The thin film PV maker reports difficulties in ramping its new Series 6 product, as well as pressure from module price collapses.
When it took on retooling for its large-format Series 6 (S6) product, First Solar was in a very strong position. The company was perhaps the most profitable large solar manufacturer in the solar industry, and was sitting on more than $1.6 billion in cash.
A year and a half later First Solar is in the weeds of the transition to S6 and is seeing challenges from the difficulties of ramping new production, as well as longer-term concerns due to collapsed module prices resulting from changes in Chinese solar policy and resulting global overcapacity.
The company’s second quarter results are likely to be its low point, with revenues of only $309 million, a 50% fall from a year ago, and an operating loss of $104 million. With $40 million coming in during the second quarter from the sale of yieldco 8point3, the company reported a net loss of only $48.5 million.
First Solar is currently ramping production of S6 at both its Perrysburg, Ohio factory as well as its Malaysia factory. However, on its quarterly results call First Solar reported problems with production on the back end of the certain lines, stating that lines were not adequately buffered.
The company says that it has fixed this with adding redundancies in certain places on its lines and expects to be at the same run rate as previously predicted by the end of the year, but this has still caused a reduction in its expected 2018 production by 200 MW.
This in turn has caused delays in supplying modules to projects including the California Flats PV plant, where First Solar is installing the S6 product, and is expected to affect the timing of revenue recognition on projects.
But while there have been hiccups in terms of throughput, the S6 modules that are rolling off the line appear to be living up to expectations. First Solar reports an average capacity of 415 watts for the product – only 5 watts short of the company’s goal – and S6 has received its UL and IEC certifications.
Module prices and bookings
First Solar’s larger problem may not be manufacturing, but rather the market. In opening the call, First Solar CEO immediately referenced the “almost immediate collapse in pricing along the crystalline silicon value chain” starting in late Q2, stating that he expects more competitive PV prices and industry consolidation.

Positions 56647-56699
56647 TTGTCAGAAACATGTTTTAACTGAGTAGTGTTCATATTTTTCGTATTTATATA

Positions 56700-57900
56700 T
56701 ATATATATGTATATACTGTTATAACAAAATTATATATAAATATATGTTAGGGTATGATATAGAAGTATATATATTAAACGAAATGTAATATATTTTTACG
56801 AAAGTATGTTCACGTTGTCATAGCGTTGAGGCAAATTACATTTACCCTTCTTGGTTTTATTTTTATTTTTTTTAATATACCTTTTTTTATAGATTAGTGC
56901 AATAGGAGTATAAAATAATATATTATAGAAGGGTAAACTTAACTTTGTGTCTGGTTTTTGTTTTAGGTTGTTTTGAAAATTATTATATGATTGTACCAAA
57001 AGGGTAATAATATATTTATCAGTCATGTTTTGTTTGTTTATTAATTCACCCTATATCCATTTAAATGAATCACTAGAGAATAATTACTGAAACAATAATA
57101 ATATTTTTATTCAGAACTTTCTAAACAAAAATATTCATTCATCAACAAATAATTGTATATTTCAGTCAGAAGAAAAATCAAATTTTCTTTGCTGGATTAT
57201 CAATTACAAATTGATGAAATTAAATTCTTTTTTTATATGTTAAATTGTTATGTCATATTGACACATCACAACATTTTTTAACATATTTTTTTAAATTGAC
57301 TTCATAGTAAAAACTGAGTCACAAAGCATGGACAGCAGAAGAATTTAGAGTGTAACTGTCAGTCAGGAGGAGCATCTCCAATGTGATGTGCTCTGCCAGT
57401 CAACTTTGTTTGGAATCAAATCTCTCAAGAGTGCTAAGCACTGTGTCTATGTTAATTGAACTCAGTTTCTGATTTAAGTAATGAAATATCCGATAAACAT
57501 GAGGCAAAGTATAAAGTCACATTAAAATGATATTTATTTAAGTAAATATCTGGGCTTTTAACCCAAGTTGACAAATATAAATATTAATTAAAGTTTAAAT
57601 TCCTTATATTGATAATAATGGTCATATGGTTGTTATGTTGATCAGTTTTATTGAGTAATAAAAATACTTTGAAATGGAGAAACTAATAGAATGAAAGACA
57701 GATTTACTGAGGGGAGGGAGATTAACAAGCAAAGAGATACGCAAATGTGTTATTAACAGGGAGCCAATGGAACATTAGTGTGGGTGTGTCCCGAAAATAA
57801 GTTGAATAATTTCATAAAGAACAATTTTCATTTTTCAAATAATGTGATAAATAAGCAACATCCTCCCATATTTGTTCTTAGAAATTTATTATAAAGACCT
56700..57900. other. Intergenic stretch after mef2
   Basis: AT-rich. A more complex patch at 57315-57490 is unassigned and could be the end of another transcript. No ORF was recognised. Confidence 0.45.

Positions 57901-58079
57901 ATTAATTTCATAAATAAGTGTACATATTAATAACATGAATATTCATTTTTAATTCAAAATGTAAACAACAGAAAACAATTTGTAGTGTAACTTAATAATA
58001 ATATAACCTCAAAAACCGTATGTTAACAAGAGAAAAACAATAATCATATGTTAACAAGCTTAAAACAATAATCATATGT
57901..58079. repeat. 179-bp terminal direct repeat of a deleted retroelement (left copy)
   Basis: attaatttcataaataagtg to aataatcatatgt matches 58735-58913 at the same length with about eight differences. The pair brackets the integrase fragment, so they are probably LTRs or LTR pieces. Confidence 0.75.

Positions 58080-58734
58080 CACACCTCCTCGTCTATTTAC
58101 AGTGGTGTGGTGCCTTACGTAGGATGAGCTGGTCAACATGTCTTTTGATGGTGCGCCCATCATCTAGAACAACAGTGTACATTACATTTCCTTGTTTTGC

First Solar is bullish on the ability of S6 to compete even in this environment, noting the balance of systems advantage of its large format and the superior high-temperature and low-light performance of cadmium telluride versus crystalline silicon.
While the company’s bookings slowed to 900 MW during Q2, First Solar reports 400 MW of bookings in July already, which is a strong start to Q3. The company also reported success with its development business, including acquiring a portfolio of new projects in the Southeastern United States.
With 10.9 GW of current bookings, First Solar estimates that it is 80% booked through the end of 2020, which provides a degree of security for its ongoing expansion.
And First Solar has not stopped growing. Six weeks ago the company broke ground on a new 1.2 GW factory in Ohio, and in addition to its existing Ohio and Malaysia factories is outfitting twin 1.2 GW factories in Vietnam, the first of which is expected to produce its first S6 modules at the end of Q3.
Backing this up is one of the largest war chests of any PV maker, with over $3 billion in cash and marketable securities. So while First Solar may face headwinds from falling module prices, CEO Mark Widmar’s statement that “we have never been better positioned to weather the current near-term challenges” is not hyperbole.
Source PV Magazine